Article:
I work as an event planner. My day job often requires I step outside myself to behave as though I’m someone with fastidious organizational skills and effervescent social acumen.
One of the primary reasons I’m not naturally suited to this work is that I don’t much like parties. As a partygoer, when I’ve arrive in a setting that is alien to me or am forced to speak to people I’ve never met before I only get over the feeling of discomfort by doing something I’m certain a lot of us do. I fake it.
As I age, the number of social occasions I’ve planned has magnified from hundreds into many thousands. I’ve learned to appreciate why celebration is such an indefatigable factor of the human condition. For many years I found only small, intrinsic ways personally to celebrate something important. I didn’t necessarily use celebration as the opportunity to throw down and do the electric slide, to pour champagne, or to cook a spectacular meal. Sometimes my gesture was just the perfectly chosen gift, given or received.
My elopement was a clandestine affair. My husband, a renowned introvert, even arranged for us to commingle our bachelor and bachelorette celebrations. Accompanied by our best man, my fiancé and I had martinis and a filet mignon at a famous steakhouse the night before marrying. After the ceremony at the city hall in New York the three of us went out for Irish coffees (I needed bolstering and my new husband was Irish). Then the happy couple had a meal at what used to be Windows on the World (it rained) and went to a Broadway show (Penn & Teller’s first).
When my daughter was born, my increased skill set as an event planner combined well with my desire to celebrate. My daughter, like me, is an only child. Unlike me, her parents were happily married during her childhood. I still remember vividly the aching loneliness of being the only child in the family. My mother was blessed with the amazing ability to build both my confidence and my individuality through her unflagging praise and obvious joy in my existence.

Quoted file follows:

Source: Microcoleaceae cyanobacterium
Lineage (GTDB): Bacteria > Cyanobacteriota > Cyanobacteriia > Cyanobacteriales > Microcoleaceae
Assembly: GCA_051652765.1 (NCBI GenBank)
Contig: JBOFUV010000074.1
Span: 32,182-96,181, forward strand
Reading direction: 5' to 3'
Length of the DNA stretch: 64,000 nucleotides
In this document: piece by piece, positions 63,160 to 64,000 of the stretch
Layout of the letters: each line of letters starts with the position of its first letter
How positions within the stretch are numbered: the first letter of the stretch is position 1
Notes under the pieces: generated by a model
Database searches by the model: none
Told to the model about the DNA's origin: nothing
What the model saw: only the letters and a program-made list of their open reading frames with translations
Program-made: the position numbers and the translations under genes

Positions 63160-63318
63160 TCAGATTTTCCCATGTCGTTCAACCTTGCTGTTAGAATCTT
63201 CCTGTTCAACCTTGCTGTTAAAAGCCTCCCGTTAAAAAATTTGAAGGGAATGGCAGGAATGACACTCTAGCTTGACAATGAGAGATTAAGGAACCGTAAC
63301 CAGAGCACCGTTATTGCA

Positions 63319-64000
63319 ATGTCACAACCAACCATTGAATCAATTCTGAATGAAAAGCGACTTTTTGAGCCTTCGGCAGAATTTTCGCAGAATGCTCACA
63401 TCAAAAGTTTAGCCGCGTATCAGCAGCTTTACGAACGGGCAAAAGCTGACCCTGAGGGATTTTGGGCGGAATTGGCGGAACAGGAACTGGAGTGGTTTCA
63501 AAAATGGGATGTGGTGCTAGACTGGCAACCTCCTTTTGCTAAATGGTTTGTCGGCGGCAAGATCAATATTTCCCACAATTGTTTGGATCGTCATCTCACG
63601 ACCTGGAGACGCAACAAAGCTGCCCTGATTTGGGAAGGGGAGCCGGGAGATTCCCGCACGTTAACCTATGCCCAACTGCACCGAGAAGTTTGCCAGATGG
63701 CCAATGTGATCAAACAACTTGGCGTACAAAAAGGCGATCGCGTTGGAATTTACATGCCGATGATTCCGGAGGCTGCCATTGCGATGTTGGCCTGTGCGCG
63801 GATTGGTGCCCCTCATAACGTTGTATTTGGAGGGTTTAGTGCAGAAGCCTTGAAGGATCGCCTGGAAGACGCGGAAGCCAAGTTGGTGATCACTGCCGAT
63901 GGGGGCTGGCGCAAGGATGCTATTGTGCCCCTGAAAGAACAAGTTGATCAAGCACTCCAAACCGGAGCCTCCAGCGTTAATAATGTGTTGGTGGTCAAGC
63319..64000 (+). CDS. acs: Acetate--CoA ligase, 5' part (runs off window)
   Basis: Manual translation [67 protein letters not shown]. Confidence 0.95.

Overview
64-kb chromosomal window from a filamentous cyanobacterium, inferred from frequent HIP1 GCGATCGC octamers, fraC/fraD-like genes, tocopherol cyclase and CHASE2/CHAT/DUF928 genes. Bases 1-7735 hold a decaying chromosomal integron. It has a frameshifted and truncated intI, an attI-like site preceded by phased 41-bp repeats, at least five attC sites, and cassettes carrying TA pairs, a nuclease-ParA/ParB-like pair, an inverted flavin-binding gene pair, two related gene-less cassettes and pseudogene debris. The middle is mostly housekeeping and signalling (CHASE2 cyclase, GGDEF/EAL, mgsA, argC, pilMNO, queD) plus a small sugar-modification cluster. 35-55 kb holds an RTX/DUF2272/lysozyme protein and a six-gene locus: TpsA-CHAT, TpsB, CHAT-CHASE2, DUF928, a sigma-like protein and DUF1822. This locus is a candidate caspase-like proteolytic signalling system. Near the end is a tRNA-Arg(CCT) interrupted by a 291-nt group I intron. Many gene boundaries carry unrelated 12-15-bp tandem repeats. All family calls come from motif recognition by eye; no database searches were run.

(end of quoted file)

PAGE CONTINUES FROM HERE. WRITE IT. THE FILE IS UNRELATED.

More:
I wanted to do the same for my daughter. Unfortunately, my gifts are different from my mother’s. My mother was a gorgeous, perfectly coiffed, high-heel-wearing goddess. I have unruly independent curls, wear Aerosoles shoes or go barefoot whenever possible, and plan other people’s parties for a living.
A recent outing I had with friends well illustrates my gifts. I’d gotten it in my head to go on an expedition to Prospect Park for a free concert by the one and only Chaka Khan. I’d uncharacteristically waited until the last minute to plan. There was a lot going on in my life. Taking some time to hang with friends in what was likely to be an overwhelming experience wasn’t a priority. Think crowds, think outdoors, think bugs. Still, feeling the need to hang on to what may be an overrated idea that fun must be had at least some of the time, I managed to coerce three friends to join me at the concert.
Two of the friends I asked are also event-savvy. One is a hard-working chef who owns a catering company. The other was for many years an event planner for large corporate entities in large-scale retail environments. The former event planner, the chef and I all started unpacking our bags at the same time, each of us depositing our own personal bug spray, tissues and water on the blanket. We hadn’t brought much to the picnic, but somehow we’d brought enough. That’s what party planners do. Need a corkscrew, a safety pin, a flashlight? Just ask the ultimate scout – the person who plans parties for a living. Yes, those party planners are easily inspired creative thinkers.
I share this insight with the full awareness that this could also be considered a sickness. At least it felt that way when I began planning my daughter’s birthday parties. I never thought of myself as one of those diva, wannabe Auntie-Mame moms who has a pony at her kid’s fourth birthday celebration.
I waited until my kid was six to pull that stunt. I found a group called, I kid you not, The Federation of Black Cowboys to provide twelve little six-year-olds an opportunity to lasso and ride a horse on a city street in downtown Brooklyn before they gallivanted over to her favorite pizza shop across the street.